In 1913 Charles had smallpox. Charles took in horses on trade on the store bill. At this particular time Clark Gavin traded him a horse that had only been worked a time or two. Charles wanted Winfred to work it a little so he could sell it. Being a bit leery, Winfred took his sleigh right into the corral to hook it up so the horse wouldn’t get away from him. The horse got its halter or bridle caught and threw itself down. Some of the kids saw it through the window and Charles got up and started out to help. Right before that Winfred had given him a good strong hot toddy to make him break out with the pox. The wood pile was down by the back gate of the house. Charles started staggering out to help and staggered until he reached the wood pile, where he fell in. Winfred laughed, he had a horse down in the corral and a dad down in the woodpile. The horse had gotten up on its own and Winfred went to help his dad back to the house. Winfred hooked up the horse and went on his way, laughing, because his dad had too much toddy. Actually the smallpox had affected Charles back and legs yet he only had a half dozen spots. This only affected him during his illness.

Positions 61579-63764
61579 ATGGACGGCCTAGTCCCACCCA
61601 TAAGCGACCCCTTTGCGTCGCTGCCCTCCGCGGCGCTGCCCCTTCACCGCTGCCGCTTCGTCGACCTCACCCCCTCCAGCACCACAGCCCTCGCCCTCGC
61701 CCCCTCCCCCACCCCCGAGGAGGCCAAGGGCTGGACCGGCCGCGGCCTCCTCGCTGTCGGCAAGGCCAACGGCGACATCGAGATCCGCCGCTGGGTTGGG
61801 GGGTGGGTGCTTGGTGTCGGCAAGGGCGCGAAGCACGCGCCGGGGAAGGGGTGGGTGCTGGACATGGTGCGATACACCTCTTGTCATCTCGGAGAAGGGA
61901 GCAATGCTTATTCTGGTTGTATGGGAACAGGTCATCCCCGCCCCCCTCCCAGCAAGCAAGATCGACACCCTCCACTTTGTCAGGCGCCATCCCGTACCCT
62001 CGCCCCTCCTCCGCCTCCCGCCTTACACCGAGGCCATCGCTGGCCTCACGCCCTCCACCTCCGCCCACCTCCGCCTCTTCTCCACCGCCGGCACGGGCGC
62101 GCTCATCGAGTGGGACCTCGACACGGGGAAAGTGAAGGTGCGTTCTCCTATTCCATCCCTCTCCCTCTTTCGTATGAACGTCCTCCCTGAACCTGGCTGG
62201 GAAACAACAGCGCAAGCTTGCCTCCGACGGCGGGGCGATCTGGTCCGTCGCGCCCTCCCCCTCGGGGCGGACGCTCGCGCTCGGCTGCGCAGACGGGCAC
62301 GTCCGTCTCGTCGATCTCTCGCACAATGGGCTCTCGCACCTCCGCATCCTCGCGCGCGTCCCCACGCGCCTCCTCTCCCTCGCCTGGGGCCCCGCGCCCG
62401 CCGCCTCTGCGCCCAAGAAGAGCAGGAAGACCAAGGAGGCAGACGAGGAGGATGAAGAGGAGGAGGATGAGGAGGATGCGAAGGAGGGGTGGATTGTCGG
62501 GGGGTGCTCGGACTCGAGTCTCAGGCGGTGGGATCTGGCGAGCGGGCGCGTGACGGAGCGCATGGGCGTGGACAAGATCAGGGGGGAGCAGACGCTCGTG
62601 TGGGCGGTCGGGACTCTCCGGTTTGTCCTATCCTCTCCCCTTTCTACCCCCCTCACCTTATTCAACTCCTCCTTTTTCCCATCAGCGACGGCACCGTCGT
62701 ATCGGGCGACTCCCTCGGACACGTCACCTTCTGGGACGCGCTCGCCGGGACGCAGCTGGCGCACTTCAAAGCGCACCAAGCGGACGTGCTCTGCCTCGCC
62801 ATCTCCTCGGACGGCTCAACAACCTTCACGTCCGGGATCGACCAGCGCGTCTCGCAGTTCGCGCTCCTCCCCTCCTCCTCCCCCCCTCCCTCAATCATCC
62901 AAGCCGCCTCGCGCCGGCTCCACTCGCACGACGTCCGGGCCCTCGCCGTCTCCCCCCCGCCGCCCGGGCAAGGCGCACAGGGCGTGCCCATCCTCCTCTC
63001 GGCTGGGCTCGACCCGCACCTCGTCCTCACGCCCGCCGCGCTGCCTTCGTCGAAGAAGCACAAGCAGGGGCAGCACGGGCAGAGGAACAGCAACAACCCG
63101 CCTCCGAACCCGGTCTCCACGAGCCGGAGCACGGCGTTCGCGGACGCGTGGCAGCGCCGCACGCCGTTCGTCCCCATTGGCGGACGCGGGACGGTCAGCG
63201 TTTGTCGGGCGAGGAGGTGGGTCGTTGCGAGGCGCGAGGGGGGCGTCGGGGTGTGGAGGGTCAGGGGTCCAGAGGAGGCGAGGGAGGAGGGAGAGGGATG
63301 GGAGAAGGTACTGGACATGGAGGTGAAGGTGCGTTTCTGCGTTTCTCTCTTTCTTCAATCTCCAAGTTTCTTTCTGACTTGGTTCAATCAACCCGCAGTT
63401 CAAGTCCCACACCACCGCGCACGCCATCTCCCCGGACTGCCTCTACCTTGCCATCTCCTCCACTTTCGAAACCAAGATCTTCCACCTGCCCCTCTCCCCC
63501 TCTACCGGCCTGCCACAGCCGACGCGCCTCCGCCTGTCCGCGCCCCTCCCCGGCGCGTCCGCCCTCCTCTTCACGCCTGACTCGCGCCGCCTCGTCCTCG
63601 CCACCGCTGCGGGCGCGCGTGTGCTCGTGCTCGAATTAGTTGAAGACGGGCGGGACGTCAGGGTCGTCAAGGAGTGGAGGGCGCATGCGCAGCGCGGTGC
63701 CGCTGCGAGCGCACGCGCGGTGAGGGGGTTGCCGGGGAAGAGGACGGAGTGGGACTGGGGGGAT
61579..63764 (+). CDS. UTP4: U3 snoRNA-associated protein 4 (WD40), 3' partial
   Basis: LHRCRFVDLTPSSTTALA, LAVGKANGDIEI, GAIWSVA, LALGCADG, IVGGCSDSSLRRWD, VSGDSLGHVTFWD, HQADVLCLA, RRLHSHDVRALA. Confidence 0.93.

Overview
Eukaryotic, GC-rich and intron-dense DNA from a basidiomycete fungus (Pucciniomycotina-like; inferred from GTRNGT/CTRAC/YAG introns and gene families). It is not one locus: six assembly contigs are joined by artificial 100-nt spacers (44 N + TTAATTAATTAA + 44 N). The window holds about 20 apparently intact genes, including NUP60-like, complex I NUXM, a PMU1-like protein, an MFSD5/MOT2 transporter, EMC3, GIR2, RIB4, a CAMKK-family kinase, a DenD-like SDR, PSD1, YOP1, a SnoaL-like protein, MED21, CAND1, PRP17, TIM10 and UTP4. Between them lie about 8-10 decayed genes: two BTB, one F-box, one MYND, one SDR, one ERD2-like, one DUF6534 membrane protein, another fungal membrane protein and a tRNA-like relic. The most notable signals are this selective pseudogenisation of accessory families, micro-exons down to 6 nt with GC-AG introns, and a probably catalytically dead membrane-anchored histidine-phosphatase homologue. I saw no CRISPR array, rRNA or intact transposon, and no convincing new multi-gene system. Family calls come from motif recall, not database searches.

When Winfred was six or eight years old, he remembers his father had stomach trouble a lot and ate nothing but chicken and beef soup. After a big meal he could lose it if he went right out to work. He said what kept him healthy was fresh air. Apples were as regular as meals were. Charles would say “Go get the apples” if they were sitting around. He made lots of honey candy. He also made lazy bread, which the children really enjoyed.